There were two big topics of conversation in the PR world last week. The first was Google’s updated Link scheme guidance on how it treats links with keyword rich anchor text in press releases and Tom Foremski’s resulting post on ZDNet asking if this was the end of PR Agencies. The other was the Channel 4 fakefans investigation showing how some in the PR and Marketing world are buying fake likes and followers to inflate brands’ apparent popularity.
The first issue has particular relevance to us at RealWire. In response to Google’s guidance we have implemented the rel=”nofollow” attribute to all links within releases published from today onwards and will apply it to all links across historic press releases hosted by us over the next few days. We were already planning our response before last week’s “excitement”, however staff absence due to holidays delayed our ability to implement the changes necessary until today (note to self, don’t allow staff holidays!).
We considered limiting the changes to the types of anchor text links Google highlights, as such links are very infrequent in releases our clients ask us to distribute. Ian McKee highlighted this option in his very well thought through post on the whole debate. However given the nature and quality of our client base, we’re confident that any marginal page rank that might accrue from our site for the odd editorially relevant keyword is unlikely to impact materially on their rankings, or feature very highly on their list of reasons for using our service. Taken inconjunction with Google’s apparent preference for all links in press releases to be nofollow, we’ve decided that this approach is both safer for our clients, and avoids any confusion.
It’s also worth noting that a recent report by Searchmetrics (a user of our service) highlighted the increased importance to search rankings of having a mixture of backlinks, including nofollow links, and the reduced importance of links with target keyword anchor text.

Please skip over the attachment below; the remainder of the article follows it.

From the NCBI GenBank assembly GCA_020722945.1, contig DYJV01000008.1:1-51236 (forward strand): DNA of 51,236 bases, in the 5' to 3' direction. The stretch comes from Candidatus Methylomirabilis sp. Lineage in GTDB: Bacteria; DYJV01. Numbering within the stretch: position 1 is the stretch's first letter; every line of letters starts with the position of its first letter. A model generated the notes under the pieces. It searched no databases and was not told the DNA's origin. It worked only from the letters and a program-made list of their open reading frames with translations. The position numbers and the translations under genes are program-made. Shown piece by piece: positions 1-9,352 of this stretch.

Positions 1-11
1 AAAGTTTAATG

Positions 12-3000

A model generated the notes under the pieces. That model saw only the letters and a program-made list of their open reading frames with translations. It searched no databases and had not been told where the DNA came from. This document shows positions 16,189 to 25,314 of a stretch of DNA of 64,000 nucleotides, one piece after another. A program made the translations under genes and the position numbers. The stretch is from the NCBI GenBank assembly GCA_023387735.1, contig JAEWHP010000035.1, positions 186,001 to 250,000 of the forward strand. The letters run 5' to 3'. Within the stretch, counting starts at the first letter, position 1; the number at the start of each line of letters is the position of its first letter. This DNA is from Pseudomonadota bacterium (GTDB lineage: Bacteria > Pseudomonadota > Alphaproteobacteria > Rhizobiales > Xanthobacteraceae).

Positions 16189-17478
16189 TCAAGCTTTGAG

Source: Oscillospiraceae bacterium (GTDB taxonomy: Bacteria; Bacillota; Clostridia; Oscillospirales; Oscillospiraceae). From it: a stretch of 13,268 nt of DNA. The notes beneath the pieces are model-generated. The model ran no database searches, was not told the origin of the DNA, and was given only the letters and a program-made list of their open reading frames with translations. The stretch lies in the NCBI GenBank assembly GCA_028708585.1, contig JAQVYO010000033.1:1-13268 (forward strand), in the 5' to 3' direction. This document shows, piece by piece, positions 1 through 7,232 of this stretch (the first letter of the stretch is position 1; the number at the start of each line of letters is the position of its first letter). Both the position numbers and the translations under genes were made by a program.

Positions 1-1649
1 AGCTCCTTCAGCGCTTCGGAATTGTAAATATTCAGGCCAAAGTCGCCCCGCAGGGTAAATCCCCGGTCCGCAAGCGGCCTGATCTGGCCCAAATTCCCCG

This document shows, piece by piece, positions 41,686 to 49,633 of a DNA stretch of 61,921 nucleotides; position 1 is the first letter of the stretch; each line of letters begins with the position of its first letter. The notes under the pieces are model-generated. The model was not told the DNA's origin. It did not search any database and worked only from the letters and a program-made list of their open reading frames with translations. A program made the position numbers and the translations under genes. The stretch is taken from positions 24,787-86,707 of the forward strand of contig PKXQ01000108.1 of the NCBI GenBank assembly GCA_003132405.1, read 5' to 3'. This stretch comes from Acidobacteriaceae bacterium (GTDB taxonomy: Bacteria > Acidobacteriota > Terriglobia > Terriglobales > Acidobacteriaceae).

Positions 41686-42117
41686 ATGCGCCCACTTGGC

So what about the wider questions raised by Tom Foremski’s post? I think these have generally been summed up as follows:
Is this change by Google the end of PR? No.
Is it the end of PR Agencies? No.
Is it the end of newswire services? No, but it could hurt some, particularly any that are reliant on a client base that has been producing the very keyword rich, link filled, low quality content that Google is out to target.
It’s in this context that I would characterise Google’s action as more like treating a lawn with Weedol. Google is seeking to eliminate poor quality and irrelevant content i.e. spam, from its results, but it doesn’t want to destroy the good stuff.
The fakefans situation is also just another form of spam. The idea that buying fake likes on Facebook or followers on Twitter has any value is just ridiculous. Facebook and Twitter should take a leaf out of Google’s book.
The only thing that professional PR people, and quality distribution services, have to fear from these changes and practices is complacency. We need to make sure that once the weed killer has done its job, the lawn that remains is rich and green.
Finally, on a RealWire note, it may be coincidental but during the same period Google has been making its Penguin and Panda updates our ranking for keywords relevant to our own market has improved. So much so that at the time of writing we are ranked No.1 for “press release distribution” on Google.co.uk, when we were rarely in the Top 10 before Google started its clamp down.
Read into that what you will….